Criterion Theatre

1514 Broadway,
New York, NY 10036

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bigjoe59
bigjoe59 on July 31, 2019 at 5:57 pm

Hello-

i have asked this question in the past to which i wonder
if my fellow posters have any additional info. i refer to Sept. 1952-Dec. 1972 as the prime roadshow period. now i didn’t go to every roadshow film in this time period but every one i did go to had a souvenir program for sale in the lobby. therefore does anyone know of a roadshow engagement in this period that did not have a souvenir program?

bigjoe59
bigjoe59 on July 28, 2019 at 1:53 pm

Hello-

to Mike (saps) on your 7/16/19 comment on Hello Dolly. as I have said for me Streisand was Dolly Levi. so might I ask what exactly you mean by the film being “overproduced”? the sumptuous physical production is one reason I am fond of the film.

PeterApruzzese
PeterApruzzese on July 26, 2019 at 6:46 pm

bigjoe – the faded print the article references is the roadshow version.

vindanpar – The SP Blu-ray is reasonably clear in describing it contains two versions and it does not claim to have “restored the roadshow version”:

The 157 minute “theatrical version” (should probably have said “general release version”, but “theatrical” is also accurate since the GR version is the one most people saw theatrically).

The 172 minute “roadshow version” (in the text Special Features listing they say “extended road show version” but they obviously meant “extended from the 157 minute version”). The grid below correctly states “172 minutes (Roadshow version)”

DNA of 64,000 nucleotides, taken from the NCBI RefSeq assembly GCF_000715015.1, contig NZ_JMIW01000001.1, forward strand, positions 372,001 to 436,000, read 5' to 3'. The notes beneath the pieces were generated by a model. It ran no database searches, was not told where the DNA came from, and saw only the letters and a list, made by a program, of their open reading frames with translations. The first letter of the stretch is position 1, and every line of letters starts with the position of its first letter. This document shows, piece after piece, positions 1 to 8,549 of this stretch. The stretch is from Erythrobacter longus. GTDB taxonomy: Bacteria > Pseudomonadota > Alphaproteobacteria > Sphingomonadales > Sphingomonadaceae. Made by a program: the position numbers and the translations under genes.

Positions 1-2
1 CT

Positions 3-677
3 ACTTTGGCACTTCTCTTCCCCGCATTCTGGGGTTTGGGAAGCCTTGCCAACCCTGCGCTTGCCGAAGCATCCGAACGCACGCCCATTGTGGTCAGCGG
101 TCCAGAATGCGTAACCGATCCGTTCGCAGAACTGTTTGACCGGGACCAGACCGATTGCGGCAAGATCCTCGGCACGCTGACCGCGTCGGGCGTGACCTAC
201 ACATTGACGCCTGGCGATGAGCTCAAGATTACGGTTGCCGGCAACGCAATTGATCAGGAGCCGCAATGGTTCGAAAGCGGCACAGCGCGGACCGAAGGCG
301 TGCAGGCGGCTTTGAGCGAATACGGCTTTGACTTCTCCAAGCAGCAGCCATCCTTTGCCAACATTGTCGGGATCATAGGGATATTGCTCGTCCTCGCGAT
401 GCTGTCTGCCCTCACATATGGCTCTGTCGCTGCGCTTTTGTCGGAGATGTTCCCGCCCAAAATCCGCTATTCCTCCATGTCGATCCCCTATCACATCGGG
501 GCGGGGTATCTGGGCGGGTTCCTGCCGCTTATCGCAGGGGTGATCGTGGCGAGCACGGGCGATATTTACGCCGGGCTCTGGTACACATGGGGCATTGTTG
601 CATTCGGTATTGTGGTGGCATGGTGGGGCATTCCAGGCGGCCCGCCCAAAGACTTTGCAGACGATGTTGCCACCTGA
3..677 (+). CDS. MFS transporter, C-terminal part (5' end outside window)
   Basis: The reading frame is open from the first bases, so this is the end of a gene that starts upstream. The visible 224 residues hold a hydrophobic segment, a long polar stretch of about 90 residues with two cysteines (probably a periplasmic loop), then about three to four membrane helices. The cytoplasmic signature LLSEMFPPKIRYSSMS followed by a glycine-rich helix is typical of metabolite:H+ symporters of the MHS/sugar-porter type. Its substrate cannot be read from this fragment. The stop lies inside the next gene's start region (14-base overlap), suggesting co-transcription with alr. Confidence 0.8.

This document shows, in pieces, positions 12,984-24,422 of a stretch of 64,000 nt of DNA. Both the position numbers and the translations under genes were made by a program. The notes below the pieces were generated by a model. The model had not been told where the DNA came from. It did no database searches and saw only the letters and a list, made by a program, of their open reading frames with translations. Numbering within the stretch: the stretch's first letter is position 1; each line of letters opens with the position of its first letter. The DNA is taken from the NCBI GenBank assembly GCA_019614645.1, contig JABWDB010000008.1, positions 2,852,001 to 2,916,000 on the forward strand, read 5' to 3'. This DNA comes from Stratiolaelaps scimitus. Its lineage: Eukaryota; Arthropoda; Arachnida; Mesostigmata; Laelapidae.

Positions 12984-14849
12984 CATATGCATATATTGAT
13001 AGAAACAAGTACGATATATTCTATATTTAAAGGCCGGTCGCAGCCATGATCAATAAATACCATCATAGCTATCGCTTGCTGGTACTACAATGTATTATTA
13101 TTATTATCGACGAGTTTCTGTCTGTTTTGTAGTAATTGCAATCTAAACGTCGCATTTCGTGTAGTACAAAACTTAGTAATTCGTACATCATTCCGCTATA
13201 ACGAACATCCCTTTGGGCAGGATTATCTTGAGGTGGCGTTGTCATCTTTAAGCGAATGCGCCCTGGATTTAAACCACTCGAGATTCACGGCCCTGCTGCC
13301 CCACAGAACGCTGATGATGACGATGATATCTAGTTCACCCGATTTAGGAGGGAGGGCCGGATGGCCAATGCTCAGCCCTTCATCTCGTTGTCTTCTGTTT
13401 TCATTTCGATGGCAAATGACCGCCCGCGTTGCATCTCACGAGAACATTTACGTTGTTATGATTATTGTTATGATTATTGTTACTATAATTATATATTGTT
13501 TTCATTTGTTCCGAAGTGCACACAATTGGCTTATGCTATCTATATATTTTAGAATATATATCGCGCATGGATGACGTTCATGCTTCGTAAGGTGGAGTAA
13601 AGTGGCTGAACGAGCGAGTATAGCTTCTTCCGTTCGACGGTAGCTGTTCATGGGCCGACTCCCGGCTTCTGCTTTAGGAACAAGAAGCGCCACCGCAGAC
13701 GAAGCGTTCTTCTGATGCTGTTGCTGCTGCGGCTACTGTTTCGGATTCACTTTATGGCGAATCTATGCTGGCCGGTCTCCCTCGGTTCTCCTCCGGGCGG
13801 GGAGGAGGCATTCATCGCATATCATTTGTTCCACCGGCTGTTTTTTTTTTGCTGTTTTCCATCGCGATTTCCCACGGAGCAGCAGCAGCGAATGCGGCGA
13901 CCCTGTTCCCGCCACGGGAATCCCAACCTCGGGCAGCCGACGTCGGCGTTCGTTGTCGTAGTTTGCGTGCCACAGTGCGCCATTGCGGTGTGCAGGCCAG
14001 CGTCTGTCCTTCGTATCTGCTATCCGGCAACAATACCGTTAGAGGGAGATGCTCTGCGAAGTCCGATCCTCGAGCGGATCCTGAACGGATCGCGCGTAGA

Nowhere on the package (at least the one I have from 2008) does it state anything that should make you say this: “Fox makes you think you are getting”.

If you want to more about Blu-ray’s, you might want to join us at the HomeTheaterForum.com

bigjoe59
bigjoe59 on July 26, 2019 at 4:56 pm

Hello Again-

its to bad no complete copy of the roadshow version of South Pacific exists whether it be a camera negative or a print of the film. when the 4hr premiere roadshow version of Cleopatra was cut down to 3hrs. 15mins. for its run at neighborhood theaters around NYC not only were the 45mins. of trims saved but in damn good condition. the original 4hr. roadshow version is the one on the A++ Blu-ray disc. its to bad the 15?mins. trimmed from South Pacific weren’t kept. I can’t believe there’s no complete roadshow print of SP anyway in the world.